SULLIVAN COUNTY HISTORICAL SOCIETY

HISTORY MAKER AND HISTORY PRESERVER AWARDS

The individual biographies are original script from the Award Ceremony Programs, which were distributed at the time the awards were made.

To preserve the integrity and meaningfulness of the award, no editing has been made to the original script.

History Maker History Preserver

SULLIVAN COUNTY HISTORICAL SOCIETY HISTORY PRESERVER AWARD 2015

 

winterberger bioElsie Winterberger (1910 - )

For Elsie Winterberger, the preservation of the history for her beloved town of Forestburgh was a labor of love. Her reverence for the past originated early in her life, heavily influenced by the era of rural schools and steam locomotives. Her memory and superb recollection of these earlier times were the conduit that bridged the experiences from her youth to the historical crusades that made up her later years. “I grew up in an era that is now nearing its end, and my job as historian gives me all the excuse I need to record those years in photos and words for the town,” Elsie once exclaimed. “I always say what’s on my mind and I don’t mince words. I’ve lived here all my life, I know the history of this town inside out. I even know town history they hoped I didn’t know.” Known for being persistence and with unrelenting energy, Elsie’s spirited advocacy of history helped raise greater awareness for historic preservation throughout the town and county.

Read more: Elsie Winterberger

SULLIVAN COUNTY HISTORICAL SOCIETY HISTORY MAKER AWARD 2015

 

History Maker david goldHarold Gold (09/20/1923 - )

 

There are many ways to make history. A person can hold political office and decide vital matters of war and peace, invent machines that reshape the economy, or solve mysteries of the galaxies. Or a person can do ordinary things to an extraordinary degree and through dedication make the community a better place. My father, Harold Gold, has never held political office, invented transformative devices, or revolutionized science, but he has made local history through his business and community service in Sullivan County.

 

Read more: Harold Gold

SULLIVAN COUNTY HISTORICAL SOCIETY HISTORY MAKER AWARD 2014

 

logolongbeards2Sullivan County Long Beards

Since the very earliest days of Sullivan County history, the county’s forests and streams have provided both sport and subsistence to outdoor enthusiasts. Over the years, the exploits of these sportsmen have been well chronicled, from the early writings of James Quinlan to the current essays of Sullivan County Historian, John Conway. Among the numerous sportsmen’s clubs throughout the county that share in this heritage, the Sullivan County Long Beards are true representatives. Chartered with the National Wild Turkey Federation, the local chapter has promoted, over the years, the involvement of outdoor activity through education and conservation. The sponsors of numerous programs, the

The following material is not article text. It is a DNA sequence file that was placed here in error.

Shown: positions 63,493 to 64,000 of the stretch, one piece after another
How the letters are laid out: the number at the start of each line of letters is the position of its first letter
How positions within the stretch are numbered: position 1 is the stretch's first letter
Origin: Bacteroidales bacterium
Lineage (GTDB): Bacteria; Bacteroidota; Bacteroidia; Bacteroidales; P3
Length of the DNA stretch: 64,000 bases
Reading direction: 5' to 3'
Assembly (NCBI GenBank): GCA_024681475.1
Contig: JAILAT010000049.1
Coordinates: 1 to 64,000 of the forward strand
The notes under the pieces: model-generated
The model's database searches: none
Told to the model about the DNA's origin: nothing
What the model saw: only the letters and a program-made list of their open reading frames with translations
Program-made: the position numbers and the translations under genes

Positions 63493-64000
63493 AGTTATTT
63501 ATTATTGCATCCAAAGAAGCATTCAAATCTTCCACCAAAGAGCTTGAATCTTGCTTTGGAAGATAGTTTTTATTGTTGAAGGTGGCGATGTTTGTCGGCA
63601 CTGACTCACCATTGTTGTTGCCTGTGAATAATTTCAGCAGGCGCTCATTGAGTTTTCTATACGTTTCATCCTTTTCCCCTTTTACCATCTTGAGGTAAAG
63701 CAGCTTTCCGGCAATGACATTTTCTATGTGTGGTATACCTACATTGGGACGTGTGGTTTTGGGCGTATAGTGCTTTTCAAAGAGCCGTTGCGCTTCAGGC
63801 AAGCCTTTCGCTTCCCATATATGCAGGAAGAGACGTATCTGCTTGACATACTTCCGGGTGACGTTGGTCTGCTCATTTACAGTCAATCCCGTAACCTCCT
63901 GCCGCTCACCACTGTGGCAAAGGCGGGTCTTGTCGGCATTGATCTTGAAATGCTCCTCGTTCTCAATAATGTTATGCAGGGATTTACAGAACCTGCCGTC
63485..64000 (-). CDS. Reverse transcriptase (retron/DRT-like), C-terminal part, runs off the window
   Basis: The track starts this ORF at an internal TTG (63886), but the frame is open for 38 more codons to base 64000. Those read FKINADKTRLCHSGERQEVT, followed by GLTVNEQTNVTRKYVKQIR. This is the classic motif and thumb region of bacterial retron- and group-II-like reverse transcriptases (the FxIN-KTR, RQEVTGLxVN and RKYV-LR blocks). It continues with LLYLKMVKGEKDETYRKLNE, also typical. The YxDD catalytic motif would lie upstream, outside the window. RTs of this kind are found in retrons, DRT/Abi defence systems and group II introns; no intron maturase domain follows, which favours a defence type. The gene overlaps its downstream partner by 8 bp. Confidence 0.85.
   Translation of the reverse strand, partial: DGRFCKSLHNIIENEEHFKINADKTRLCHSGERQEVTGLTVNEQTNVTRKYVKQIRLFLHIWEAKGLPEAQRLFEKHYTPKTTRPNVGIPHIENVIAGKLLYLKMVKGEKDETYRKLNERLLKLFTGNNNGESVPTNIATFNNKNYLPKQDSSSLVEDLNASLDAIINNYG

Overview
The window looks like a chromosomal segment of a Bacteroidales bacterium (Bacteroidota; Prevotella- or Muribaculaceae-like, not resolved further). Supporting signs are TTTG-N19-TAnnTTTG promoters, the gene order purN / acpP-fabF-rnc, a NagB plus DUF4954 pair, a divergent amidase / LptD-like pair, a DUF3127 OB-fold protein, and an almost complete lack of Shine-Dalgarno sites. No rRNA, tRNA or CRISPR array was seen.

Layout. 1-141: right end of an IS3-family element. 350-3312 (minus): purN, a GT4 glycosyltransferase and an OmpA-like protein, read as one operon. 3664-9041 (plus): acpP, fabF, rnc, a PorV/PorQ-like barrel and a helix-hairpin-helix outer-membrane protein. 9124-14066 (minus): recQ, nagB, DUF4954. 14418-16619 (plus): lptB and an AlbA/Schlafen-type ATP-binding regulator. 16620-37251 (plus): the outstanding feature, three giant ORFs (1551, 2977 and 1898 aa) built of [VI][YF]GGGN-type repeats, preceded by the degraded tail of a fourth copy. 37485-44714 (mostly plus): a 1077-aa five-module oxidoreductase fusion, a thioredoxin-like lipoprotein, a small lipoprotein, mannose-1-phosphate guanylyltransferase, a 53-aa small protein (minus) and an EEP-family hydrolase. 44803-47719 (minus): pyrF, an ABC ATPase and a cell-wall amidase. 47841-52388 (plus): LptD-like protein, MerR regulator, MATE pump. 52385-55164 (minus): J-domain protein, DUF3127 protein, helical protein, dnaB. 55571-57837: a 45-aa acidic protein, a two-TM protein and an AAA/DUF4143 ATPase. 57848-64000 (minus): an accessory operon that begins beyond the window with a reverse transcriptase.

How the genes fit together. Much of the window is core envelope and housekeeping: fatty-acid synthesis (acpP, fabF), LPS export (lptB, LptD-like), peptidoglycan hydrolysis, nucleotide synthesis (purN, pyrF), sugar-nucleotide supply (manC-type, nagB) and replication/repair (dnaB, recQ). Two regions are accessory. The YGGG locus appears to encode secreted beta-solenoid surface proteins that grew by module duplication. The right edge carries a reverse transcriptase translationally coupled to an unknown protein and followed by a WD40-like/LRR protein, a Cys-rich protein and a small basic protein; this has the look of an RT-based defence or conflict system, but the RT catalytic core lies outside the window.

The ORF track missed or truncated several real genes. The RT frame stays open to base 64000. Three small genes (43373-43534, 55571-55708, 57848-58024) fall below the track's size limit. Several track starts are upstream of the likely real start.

Sullivan County Long Beards are committed to passing on this heritage, as well as the preservation and improvement of habitat, for future generations.

Read more: Sullivan County Long Beards

SULLIVAN COUNTY HISTORICAL SOCIETY HISTORY PRESERVER AWARD 2014

 

PBBurns-WebPatricia and William Burns

 

The stated mission of the Sullivan County Historical Society has been no better exemplified than through the endeavors of “Pat” and “Bill” Burns. Through their historical knowledge and organizational skills, the Society has developed an excellence in the preservation of Sullivan County history, from the management of archival material to the day-to-day tasks of operating the County Museum. Because of their stewardship, the Society continues to remain viable, even in these days of economical and technological challenges.

Read more: Patricia and William Burns

SULLIVAN COUNTY HISTORICAL SOCIETY HISTORY MAKER AWARD 2013

 

GOlmstead.jpgGladys Olmsted, RN (10/19/1924 - 8/10/1997)

a pioneer in public health nursing in Sullivan County began her career as the county’s first Public Health Nurse in 1951, in an “office” with a dirt floor in the basement of the courthouse and retired 34 years later as the Director of the Sullivan County Public Health Nursing Service. She saw great drama in public health nursing, “cutting down the rate of premature infant births, helping someone with polio move a muscle.” “How could you not be excited?” 

Read more: Gladys Olmsted

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